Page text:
IDF Paratrooper company commanders 311.
(photo credit: IDF)
Lt. Tamir was born in New York to Israeli parents who had left the country for
schooling and work.
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When he was seven, they returned. Capt. Tzachi was
born in Oklahoma where his father, a former IDF brigadier-general and commander
of the Artillery Corps, had been sent for training.
Lt. Dvir was born two
months after his parents moved to Israel from Long Beach, New York, and settled
in the Jordan Valley.
Lt. Avishai’s parents came from Cleveland and
Boston and he was born just a few weeks after they received their apartment in
the Ra’anana absorption center.
All four are US citizens, but they are
also are the current commanders of the companies of new recruits who enlisted
into the IDF Paratroop Brigade last week.
While they all speak English,
they do not resort to the language during meetings, according to Dvir, 25, who
lives in Jerusalem with his wife and son.
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“We mostly speak a third
language called ‘army’ which is a mixture of Hebrew and slang,” he said.
“Knowing English does come in handy though since it helps us better understand
the needs of lone soldiers, to communicate with new immigrants and to help make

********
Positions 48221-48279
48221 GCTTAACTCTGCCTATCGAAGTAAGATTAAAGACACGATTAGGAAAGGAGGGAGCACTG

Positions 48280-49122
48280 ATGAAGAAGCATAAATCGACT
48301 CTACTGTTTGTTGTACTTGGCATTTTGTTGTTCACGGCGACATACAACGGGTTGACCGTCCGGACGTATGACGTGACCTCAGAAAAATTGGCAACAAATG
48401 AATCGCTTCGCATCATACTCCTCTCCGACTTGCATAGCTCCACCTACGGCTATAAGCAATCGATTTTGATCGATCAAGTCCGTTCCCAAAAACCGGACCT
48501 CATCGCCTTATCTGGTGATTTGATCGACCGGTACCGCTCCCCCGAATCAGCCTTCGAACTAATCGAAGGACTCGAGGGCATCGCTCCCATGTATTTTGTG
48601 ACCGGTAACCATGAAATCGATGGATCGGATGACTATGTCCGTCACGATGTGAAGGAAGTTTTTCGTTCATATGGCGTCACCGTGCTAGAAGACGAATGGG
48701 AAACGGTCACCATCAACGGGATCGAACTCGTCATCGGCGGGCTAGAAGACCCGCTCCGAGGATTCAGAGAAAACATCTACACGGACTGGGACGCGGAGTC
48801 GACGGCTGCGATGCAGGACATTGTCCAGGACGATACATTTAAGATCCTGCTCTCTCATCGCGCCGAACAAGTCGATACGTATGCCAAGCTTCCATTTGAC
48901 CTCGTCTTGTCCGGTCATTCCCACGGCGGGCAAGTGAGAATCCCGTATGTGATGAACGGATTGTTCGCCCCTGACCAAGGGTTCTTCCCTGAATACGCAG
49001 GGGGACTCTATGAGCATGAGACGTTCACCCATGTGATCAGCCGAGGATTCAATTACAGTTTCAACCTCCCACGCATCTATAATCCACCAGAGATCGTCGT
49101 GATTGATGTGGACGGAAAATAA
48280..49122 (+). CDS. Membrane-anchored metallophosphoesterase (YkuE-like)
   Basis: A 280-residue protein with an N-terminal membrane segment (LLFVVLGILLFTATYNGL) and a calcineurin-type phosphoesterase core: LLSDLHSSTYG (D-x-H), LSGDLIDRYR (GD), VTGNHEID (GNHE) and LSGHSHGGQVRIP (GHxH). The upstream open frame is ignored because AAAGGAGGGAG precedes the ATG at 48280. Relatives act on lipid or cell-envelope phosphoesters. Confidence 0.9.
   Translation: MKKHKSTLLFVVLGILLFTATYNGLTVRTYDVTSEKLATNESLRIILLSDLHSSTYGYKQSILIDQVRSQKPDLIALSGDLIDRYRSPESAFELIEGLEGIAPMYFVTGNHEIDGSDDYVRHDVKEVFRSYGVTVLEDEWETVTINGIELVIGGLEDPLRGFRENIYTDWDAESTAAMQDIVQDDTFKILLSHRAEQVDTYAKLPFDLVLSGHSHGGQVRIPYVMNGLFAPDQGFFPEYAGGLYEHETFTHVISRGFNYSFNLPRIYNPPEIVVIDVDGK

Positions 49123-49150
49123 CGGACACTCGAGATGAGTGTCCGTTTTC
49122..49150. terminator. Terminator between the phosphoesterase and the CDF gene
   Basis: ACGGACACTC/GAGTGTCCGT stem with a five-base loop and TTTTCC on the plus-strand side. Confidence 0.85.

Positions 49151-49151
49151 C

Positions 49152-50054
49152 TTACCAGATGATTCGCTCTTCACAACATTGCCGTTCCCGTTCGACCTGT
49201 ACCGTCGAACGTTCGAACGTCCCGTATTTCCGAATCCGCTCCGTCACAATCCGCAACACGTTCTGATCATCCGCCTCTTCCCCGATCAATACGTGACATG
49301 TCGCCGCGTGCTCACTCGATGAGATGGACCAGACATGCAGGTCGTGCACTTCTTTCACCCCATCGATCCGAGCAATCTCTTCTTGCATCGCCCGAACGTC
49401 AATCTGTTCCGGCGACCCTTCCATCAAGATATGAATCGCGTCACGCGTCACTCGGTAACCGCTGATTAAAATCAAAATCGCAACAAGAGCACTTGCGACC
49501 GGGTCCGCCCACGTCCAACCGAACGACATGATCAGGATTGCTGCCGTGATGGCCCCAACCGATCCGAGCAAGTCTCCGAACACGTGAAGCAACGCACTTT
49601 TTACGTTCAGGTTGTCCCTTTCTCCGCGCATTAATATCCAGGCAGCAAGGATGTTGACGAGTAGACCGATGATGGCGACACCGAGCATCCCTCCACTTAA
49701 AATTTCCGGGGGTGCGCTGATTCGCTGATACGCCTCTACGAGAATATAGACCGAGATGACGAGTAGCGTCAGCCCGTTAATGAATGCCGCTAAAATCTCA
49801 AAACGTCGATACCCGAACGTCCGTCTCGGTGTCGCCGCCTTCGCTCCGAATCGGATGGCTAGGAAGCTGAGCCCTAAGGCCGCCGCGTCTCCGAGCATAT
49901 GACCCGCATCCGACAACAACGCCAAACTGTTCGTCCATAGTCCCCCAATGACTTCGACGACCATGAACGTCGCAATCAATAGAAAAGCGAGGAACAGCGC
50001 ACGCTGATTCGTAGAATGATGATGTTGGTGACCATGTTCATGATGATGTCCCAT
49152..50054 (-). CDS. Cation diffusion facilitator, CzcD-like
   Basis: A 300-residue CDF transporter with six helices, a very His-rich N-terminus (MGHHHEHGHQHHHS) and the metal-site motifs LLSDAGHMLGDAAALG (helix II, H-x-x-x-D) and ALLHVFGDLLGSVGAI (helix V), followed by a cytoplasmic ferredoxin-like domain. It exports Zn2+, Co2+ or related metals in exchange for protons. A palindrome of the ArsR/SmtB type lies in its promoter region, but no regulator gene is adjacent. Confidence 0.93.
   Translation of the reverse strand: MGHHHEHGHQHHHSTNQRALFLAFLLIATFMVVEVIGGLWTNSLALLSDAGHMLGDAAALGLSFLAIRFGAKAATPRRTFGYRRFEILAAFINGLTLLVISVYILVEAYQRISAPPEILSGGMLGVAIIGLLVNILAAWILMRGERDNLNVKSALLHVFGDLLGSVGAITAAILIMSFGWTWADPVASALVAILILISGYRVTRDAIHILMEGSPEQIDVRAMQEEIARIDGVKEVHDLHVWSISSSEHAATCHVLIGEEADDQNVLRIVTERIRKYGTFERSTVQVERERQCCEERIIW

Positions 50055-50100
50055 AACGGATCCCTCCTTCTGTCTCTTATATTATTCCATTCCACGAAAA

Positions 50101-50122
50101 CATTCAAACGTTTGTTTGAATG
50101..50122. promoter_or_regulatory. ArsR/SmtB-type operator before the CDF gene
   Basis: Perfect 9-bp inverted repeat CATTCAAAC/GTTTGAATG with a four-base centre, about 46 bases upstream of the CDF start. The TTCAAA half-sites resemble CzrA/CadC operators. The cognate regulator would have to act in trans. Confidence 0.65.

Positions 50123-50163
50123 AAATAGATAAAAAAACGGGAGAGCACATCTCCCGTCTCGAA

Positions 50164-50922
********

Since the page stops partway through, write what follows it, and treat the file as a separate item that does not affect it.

their service easier.”
Avishai, 24, said that serving as a company
commander in the Paratroop Brigade and coming into contact with lone soldiers
helped him understand what his parents went through when they moved to Israel in
the late 1980s.
“I look at the lone soldiers and begin to understand what
my parents must have gone through when they moved here all by themselves and two
months later had me,” he said.
Tzachi grew up in a military home. His two
siblings followed in their father’s footsteps and served in the Artillery Corps
but he decided to “rebel” – as he called it – and enlisted in the elite
undercover Duvdevan Unit, which operates under the Paratroop Brigade.
said that the fact that all four of the company commanders at the brigade’s
training base were US citizens but were still living in Israel and serving in
the IDF was a testament to their high-level of motivation and the importance in
contributing to the country.
“You hear a lot about Israelis with dual
citizenship who leave the country, go on trips or even go work abroad,” he said.
“The fact that we can do that and decide not to, should not be taken for
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